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Art plinth projects move ahead for end of Canada Line

LEFT: Roost will provide shelter for birds at the Canada Line terminus on No. 3 Road. RIGHT: SkyDam will feature a colourful beaver dam made of Richmond driftwood.  -
LEFT: Roost will provide shelter for birds at the Canada Line terminus on No. 3 Road. RIGHT: SkyDam will feature a colourful beaver dam made of Richmond driftwood.
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A beaver dam and a collection of brightly coloured tubes are expected to soon enliven the abrupt Canada Line terminus on No. 3 Road.

City council endorsed concepts Monday for the first two public art projects to be installed on the so-called Art Plinth at Brighouse Station—a half-vacant pillar supporting the elevated guideway. Installation of the first work is scheduled to be complete by spring 2014.

A five-member panel that included artists, a resident and a transit official, selected two works from 76 proposals received by the city.

Each will be displayed for up to one year.

“It’s a good thing that the selection panel is absolutely independent,” said Coun. Evelina Halsey-Brandt. “They’re interesting, but they’re not my type of public art. So I’m really looking forward to seeing what kind of response we’ll get from the public.”

Referencing public art in Richmond during the 2010 Olympics, which included a sculpture depicting 20th century communist leaders Lenin and Mao, Halsey-Brandt said it’s important the artworks be an “appropriate representation” and urged staff to give viewers an easy way of providing feedback.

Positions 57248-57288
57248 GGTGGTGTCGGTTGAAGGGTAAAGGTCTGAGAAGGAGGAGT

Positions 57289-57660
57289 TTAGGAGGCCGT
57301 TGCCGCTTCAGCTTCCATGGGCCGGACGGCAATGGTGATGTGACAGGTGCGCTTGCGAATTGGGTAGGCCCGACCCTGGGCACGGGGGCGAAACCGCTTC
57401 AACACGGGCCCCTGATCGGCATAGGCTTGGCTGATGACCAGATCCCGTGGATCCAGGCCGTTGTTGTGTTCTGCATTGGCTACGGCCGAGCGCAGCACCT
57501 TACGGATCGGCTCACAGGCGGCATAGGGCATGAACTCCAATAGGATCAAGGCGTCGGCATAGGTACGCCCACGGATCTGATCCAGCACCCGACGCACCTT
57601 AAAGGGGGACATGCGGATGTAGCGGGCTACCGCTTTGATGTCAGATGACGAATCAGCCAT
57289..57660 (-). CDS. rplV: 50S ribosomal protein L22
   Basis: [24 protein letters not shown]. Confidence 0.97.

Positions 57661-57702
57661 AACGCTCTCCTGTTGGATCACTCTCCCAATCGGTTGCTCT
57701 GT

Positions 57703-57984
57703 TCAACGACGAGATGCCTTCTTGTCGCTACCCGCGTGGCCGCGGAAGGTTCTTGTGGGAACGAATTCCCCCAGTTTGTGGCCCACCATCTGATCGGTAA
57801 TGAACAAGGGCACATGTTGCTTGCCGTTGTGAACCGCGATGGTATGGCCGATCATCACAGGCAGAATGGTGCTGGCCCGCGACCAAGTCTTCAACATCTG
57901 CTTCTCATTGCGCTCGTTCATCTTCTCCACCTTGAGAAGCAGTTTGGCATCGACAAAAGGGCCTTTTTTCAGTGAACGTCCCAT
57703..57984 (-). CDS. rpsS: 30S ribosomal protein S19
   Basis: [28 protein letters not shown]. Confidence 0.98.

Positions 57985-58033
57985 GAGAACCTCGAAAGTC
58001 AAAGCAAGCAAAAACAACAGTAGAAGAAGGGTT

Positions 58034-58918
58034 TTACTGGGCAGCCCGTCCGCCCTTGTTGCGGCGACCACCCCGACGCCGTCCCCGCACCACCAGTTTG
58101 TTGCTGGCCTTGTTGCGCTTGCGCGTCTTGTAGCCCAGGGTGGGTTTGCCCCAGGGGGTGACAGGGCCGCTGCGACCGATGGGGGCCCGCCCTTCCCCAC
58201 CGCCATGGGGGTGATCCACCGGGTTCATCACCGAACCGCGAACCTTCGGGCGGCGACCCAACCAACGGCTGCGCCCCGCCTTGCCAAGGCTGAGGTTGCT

SkyDam by Nathan Lee, Sarah Siegel, Erika Mashig and Aline Meylan will feature painted driftwood, harvested in Richmond, and arranged to resemble a beaver dam. Beavers sculpted from rigid foam are included in the design.

In a report to council, public art planner Eric Fiss described the creators as landscape architects with experience in creative projects.

“SkyDam references the importance of the beaver to the cultural history of Canada, as well as drawing parallels between beaver and human efforts in managing our environments and habitats,” noted Fiss.

The second work, Roost, is the work of artist and former Richmond Review editor Carlyn Yandle, who designed the pedestrian scramble crosswalk pattern in Steveston. Roost is a cluster of recyclable aluminum tubes that will appear to emerge from the guideway “like the cut-off end of a massive electrical conduit.”

“It is anticipated that the ends of the tubes will provide shelter for birds. Staff will monitor the impact of birds and take action to modify the artwork if required,” noted Fiss.

SkyDam will cost the city $45,000; Roost rings in at $35,000. Earlier this year council approved a budget of $200,000 for art on the plinth, so more works could come in the future.

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